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Home > Auctions > 4th June 2024 > 'The Hoxne Priory' Anglo-Saxon Bronze Anthropomorphic Figurine

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LOT 0323

Estimate
GBP (£) 2,000 - 3,000
EUR (€) 2,350 - 3,520
USD ($) 2,550 - 3,820

Current bid: £1,000 (+bp*)
(1 Bid, Reserve not met)

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(1 Bid, Reserve not met)   |   Current bid: £1,000
'THE HOXNE PRIORY' ANGLO-SAXON BRONZE ANTHROPOMORPHIC FIGURINE
600-700 A.D. OR LATER
3 in. (43.6 grams, 75 mm).

Modelled in the round standing naked with both feet on a drum-shaped base; the head bulbous with small lentoid eyes placed high on the face, wedge-shaped nose and slit mouth; the arms poorly defined but apparently extending to the hips (and perhaps bent flat across the body); the legs separated by a rotary device with small feet, the genital area blank with a shallow socket in the shape of a phallus and testes.

PROVENANCE:
Found whilst searching with a metal detector approximately 100 yards from the ruins of Hoxne Priory, Suffolk, UK, on 27th August 2023 by Richard Hudson.

Accompanied by a report by Anglo-Saxon and Viking specialist Stephen Pollington.
Accompanied by a copy of the British Museum's Portable Antiquities Scheme (PAS) report no.SF-F804CE.
Accompanied by a copy of the Suffolk County Council archaeological finds recording service receipt dated 27th August 2023.
Accompanied by a handwritten signed letter from the finder explaining the circumstances of finding including copies of photographs taken shortly after finding.
This lot has been checked against the Interpol Database of stolen works of art and is accompanied by a search certificate number no.12134-217182.

PUBLISHED:
Dated 600-700 A.D. by the British Museum's Portable Antiquities Scheme (PAS) report, with reference no.SF-F804CE.

LITERATURE:
See Brundle, L.M., Image and Performance, Agency and Ideology: Human Figurative Representation in Anglo-Saxon Funerary Art, AD 400-750, University of Durham, 2014; Chaney, William A. (1967), 'Paganism to Christianity in Anglo-Saxon England' in Thrupp, Sylvia L. (ed.), Early Medieval Society, New York: Appleton-Century-Crofts, pp.67-83.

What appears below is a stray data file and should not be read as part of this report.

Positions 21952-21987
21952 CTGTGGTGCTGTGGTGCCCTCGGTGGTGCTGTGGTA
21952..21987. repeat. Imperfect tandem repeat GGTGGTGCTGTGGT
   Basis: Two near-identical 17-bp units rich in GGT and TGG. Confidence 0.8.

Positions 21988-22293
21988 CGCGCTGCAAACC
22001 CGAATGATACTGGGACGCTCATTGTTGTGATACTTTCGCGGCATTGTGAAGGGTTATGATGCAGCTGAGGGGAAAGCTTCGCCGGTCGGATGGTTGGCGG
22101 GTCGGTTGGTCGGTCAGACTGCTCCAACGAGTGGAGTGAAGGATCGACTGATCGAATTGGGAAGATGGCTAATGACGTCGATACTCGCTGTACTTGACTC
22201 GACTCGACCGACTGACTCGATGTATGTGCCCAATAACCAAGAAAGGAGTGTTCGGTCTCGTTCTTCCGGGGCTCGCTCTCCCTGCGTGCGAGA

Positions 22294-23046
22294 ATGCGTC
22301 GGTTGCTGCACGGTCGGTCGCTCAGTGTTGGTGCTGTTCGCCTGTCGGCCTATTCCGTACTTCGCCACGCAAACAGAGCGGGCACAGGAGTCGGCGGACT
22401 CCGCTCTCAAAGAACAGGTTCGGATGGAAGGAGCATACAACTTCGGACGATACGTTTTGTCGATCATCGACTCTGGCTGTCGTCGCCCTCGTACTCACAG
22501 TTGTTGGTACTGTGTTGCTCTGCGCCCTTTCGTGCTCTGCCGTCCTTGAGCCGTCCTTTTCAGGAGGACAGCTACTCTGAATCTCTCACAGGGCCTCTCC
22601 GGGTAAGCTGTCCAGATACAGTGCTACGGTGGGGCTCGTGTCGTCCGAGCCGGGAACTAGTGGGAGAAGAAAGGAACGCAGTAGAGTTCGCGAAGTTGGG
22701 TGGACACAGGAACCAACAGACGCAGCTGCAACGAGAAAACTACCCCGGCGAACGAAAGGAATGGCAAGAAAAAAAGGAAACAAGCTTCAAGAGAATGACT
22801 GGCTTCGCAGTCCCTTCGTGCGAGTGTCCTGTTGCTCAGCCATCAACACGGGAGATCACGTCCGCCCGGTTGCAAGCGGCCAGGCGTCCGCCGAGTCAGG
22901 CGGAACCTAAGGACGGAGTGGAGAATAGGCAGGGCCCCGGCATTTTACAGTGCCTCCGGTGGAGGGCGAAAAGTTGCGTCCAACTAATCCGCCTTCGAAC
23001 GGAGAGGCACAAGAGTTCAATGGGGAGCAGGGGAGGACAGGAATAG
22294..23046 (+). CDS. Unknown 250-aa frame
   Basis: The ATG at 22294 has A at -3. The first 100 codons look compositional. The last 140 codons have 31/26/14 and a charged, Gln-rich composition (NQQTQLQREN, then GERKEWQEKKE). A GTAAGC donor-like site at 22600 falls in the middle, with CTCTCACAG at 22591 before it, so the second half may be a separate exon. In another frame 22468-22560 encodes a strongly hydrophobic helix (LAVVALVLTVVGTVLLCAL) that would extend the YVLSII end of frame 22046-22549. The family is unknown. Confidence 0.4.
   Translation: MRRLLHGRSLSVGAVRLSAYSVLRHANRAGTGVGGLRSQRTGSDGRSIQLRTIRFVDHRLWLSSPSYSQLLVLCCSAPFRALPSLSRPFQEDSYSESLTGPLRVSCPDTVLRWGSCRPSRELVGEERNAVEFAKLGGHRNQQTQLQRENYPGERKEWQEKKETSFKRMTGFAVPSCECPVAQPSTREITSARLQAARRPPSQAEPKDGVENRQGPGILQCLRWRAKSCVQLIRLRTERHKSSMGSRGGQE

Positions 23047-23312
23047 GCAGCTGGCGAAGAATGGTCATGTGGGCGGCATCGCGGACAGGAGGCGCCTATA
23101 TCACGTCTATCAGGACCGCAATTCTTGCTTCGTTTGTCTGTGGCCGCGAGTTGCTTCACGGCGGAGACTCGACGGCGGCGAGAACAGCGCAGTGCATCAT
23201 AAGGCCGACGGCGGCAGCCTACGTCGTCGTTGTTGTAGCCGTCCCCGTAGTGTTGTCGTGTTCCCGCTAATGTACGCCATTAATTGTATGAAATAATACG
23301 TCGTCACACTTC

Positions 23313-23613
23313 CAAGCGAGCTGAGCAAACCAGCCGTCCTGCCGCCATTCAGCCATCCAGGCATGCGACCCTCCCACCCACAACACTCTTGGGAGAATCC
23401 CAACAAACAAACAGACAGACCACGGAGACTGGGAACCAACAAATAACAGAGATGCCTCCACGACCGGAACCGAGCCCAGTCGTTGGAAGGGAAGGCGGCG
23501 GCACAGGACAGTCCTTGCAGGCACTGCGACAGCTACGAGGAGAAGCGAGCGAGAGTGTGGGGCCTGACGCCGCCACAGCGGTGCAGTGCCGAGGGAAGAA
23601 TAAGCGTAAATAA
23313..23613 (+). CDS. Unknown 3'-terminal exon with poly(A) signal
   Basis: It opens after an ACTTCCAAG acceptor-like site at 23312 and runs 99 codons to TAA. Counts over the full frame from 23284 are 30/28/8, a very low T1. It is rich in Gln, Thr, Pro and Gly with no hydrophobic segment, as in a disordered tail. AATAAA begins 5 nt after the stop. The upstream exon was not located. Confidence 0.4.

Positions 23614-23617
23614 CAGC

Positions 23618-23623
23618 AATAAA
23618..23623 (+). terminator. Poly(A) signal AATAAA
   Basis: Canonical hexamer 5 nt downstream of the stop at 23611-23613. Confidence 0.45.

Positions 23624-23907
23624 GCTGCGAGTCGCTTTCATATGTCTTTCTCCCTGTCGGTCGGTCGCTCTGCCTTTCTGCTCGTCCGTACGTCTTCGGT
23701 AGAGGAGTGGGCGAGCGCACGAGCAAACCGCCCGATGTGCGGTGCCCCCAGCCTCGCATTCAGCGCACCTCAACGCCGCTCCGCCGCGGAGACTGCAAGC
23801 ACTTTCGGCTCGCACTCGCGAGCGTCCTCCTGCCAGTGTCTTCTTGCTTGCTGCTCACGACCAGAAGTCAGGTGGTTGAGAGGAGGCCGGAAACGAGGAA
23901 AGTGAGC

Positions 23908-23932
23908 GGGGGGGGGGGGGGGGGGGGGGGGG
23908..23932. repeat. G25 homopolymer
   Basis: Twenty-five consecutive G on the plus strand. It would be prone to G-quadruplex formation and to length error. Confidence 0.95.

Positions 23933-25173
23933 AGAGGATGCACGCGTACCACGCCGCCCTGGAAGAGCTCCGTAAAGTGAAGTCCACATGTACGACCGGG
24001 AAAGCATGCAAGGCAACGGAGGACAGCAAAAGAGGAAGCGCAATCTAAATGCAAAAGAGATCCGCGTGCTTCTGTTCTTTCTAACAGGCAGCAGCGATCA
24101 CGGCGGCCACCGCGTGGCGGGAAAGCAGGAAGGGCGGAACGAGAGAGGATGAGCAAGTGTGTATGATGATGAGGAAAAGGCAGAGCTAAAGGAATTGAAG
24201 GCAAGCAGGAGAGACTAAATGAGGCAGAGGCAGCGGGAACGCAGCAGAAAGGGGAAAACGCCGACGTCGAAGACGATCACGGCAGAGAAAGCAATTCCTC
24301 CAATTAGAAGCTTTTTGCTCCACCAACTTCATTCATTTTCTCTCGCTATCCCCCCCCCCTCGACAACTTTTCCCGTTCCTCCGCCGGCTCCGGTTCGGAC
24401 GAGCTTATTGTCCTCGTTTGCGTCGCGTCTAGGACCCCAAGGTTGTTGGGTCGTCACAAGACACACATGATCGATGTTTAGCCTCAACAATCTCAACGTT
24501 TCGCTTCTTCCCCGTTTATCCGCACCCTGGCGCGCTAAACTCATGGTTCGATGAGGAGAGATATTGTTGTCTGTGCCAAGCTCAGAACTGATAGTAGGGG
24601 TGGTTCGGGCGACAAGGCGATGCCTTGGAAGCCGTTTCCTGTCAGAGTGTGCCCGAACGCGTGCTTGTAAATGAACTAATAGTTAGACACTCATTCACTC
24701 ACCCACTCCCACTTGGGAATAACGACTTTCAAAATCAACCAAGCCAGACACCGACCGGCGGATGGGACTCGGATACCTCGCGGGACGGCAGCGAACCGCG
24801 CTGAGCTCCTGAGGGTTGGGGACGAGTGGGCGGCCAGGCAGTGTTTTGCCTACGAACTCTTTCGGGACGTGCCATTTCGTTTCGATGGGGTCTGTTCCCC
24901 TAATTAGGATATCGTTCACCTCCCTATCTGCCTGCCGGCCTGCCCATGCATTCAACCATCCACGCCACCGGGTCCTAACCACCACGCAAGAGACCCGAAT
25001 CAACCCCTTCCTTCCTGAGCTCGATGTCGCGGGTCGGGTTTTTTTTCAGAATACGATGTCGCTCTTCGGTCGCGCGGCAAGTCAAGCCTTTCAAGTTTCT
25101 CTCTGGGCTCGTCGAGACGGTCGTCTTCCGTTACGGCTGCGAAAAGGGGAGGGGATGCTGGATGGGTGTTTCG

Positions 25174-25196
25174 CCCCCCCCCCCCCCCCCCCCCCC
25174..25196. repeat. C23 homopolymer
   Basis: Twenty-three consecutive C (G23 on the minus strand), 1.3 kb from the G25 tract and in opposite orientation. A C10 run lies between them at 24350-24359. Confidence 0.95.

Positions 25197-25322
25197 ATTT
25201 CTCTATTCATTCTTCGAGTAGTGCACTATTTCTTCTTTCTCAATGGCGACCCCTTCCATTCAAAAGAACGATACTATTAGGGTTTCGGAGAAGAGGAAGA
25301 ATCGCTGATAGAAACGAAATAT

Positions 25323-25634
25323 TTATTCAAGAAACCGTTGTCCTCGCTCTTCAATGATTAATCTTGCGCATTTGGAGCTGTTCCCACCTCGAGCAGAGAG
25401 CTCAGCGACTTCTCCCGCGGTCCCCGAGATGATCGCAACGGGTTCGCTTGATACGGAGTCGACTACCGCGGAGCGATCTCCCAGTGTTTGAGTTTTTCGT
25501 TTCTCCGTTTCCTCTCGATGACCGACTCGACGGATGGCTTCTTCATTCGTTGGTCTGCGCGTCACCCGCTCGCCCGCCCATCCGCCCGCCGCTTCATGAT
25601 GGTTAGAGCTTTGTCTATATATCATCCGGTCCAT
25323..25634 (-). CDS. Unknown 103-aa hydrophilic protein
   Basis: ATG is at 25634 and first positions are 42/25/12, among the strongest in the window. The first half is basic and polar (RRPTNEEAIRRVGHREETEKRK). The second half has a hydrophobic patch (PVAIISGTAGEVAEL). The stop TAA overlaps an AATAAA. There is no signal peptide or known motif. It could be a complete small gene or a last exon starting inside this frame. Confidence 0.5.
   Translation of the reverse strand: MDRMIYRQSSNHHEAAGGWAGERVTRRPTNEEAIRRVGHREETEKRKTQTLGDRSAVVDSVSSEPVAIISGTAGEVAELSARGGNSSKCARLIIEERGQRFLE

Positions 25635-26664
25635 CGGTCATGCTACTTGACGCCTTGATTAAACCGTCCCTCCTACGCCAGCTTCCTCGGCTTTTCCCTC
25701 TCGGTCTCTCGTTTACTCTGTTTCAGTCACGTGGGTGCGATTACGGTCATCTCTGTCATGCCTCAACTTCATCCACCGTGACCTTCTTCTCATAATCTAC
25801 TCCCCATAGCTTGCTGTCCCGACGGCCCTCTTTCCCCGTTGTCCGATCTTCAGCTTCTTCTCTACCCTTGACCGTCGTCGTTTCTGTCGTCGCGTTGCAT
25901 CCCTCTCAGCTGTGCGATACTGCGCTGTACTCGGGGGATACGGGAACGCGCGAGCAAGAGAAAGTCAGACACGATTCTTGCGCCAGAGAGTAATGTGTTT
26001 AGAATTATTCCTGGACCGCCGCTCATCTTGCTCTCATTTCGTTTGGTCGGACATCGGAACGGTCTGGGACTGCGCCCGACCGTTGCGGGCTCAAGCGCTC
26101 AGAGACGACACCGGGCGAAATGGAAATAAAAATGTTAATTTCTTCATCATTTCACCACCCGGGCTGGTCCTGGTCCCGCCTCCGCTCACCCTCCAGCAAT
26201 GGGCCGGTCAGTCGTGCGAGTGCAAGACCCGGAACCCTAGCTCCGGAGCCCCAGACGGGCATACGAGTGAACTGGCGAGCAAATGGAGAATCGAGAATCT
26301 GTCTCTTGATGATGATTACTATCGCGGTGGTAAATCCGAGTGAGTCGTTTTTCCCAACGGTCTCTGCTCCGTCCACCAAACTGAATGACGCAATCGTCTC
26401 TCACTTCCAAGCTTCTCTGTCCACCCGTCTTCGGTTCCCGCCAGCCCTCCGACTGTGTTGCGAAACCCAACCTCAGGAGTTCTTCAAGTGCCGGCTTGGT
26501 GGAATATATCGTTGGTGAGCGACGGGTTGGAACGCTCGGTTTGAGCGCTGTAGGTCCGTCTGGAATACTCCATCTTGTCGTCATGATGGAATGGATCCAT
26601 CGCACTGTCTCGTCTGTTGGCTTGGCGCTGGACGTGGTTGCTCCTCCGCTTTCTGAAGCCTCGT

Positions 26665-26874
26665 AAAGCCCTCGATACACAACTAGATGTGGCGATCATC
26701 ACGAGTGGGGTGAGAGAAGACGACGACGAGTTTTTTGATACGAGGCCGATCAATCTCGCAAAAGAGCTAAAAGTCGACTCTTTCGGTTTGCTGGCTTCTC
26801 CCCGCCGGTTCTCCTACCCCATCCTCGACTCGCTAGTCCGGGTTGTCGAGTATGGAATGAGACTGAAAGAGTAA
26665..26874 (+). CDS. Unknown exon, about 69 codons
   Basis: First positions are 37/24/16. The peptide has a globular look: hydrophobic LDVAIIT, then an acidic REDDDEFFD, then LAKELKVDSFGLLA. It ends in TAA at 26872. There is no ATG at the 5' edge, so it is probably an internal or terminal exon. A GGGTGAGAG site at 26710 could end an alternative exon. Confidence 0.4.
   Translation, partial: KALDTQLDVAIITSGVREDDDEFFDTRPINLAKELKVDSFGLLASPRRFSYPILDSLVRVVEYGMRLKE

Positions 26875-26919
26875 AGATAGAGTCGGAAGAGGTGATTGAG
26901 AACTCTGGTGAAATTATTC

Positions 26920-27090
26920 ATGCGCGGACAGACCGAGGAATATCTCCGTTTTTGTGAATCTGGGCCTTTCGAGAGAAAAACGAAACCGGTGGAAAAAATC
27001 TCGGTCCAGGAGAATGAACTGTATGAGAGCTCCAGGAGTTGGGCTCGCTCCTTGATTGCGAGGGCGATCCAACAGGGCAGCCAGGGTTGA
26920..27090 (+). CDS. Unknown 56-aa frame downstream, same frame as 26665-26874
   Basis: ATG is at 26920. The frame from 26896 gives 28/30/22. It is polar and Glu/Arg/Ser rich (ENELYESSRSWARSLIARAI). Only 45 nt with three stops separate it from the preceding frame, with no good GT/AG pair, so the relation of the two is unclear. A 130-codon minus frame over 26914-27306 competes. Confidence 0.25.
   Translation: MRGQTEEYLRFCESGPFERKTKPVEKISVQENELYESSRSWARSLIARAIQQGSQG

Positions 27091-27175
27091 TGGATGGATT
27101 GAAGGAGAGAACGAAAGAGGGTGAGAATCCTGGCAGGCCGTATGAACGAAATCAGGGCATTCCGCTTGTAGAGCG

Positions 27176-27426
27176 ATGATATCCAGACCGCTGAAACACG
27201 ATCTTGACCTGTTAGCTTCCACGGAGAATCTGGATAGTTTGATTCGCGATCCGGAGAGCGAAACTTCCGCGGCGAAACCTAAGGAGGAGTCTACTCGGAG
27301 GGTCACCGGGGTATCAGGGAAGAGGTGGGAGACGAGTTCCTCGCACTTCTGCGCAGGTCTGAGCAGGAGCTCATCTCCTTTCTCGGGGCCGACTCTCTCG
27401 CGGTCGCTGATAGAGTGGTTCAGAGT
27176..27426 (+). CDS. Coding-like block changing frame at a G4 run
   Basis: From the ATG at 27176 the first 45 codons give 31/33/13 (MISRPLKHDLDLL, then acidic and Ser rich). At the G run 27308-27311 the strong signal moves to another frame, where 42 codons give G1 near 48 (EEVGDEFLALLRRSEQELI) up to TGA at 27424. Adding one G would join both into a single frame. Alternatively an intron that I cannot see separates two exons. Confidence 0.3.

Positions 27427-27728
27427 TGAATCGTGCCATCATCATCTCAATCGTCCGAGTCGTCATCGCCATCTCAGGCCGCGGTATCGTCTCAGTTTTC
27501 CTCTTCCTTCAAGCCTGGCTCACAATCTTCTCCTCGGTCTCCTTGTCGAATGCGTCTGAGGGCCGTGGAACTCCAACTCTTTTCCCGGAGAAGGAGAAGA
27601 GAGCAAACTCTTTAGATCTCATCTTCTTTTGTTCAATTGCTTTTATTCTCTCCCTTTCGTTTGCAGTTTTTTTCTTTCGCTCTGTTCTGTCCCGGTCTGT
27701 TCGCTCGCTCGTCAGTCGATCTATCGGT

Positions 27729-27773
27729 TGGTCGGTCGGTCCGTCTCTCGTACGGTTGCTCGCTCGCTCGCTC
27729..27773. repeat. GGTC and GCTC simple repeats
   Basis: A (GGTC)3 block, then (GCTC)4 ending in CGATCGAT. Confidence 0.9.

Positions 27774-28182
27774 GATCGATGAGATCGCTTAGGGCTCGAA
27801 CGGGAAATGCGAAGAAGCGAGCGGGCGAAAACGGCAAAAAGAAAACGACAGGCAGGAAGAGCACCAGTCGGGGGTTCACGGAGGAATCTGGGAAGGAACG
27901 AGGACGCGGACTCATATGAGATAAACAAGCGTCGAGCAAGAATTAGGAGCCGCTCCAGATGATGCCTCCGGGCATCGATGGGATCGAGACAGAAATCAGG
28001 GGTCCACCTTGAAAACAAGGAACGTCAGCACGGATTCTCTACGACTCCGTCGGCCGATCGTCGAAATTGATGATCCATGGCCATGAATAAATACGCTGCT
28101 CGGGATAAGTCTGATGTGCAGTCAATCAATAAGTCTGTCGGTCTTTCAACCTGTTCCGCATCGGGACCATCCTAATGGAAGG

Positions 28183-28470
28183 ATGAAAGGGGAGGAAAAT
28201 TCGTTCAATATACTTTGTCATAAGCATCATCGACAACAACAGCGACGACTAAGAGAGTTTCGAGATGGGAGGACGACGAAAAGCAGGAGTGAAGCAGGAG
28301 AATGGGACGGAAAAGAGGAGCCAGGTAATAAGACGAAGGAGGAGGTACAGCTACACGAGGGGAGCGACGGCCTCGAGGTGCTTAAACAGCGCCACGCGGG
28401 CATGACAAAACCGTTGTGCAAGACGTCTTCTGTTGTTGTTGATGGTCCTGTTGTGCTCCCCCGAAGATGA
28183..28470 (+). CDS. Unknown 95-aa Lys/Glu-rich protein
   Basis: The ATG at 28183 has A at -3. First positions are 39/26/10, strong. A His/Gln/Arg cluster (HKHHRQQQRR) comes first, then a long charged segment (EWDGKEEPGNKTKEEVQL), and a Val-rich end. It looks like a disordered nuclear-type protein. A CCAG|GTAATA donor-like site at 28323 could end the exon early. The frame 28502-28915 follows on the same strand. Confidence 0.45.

FOOTNOTES:
The piece is unusual in that the arms are poorly defined and the lower arms and hands not easily discernible, the columnar base is not normally present, and the legs were apparently connected by metal which needed to be drilled out, possibly due to a poorly-prepared mould allowing leakage across from one leg to the other. Metal analysis by X-ray fluorescence (XRF), and the trace elements found therein, seems to support an early Anglo-Saxon date: Cu 59.8, Sn 20.7, Pb 8.1, Fe 7.0, Zn 2.1, As 1.2, Bi 0.8, Ti 0.2.

The find spot is near Hoxne, Suffolk, which has a long and interesting history. In 1992, a huge hoard of Roman silverware was discovered in the vicinity, with the largest collection of gold and silver coins of the 4th-5th century found anywhere within the Roman Empire. This suggests that the area was always important economically and socially. The local Priory dates from the mid-tenth century (i.e. mid-Saxon period) but the site was already associated with the kings of East Anglia, who held land here; it is usually said to be the spot where King Edmund defied the Danish leader Hinguar (Ivarr) and met his death. It is probable that the priory's location was chosen because it was already a site of religious worship: Pope Gregory's instruction to the missionaries attempting to convert the Anglo-Saxons was to preserve their festivals and sites of religious worship, but to alter the religious content (Chaney, 1967). It is thus likely that the location of the Priory was already a (pre-Christian) holy place with a temple.

CONDITION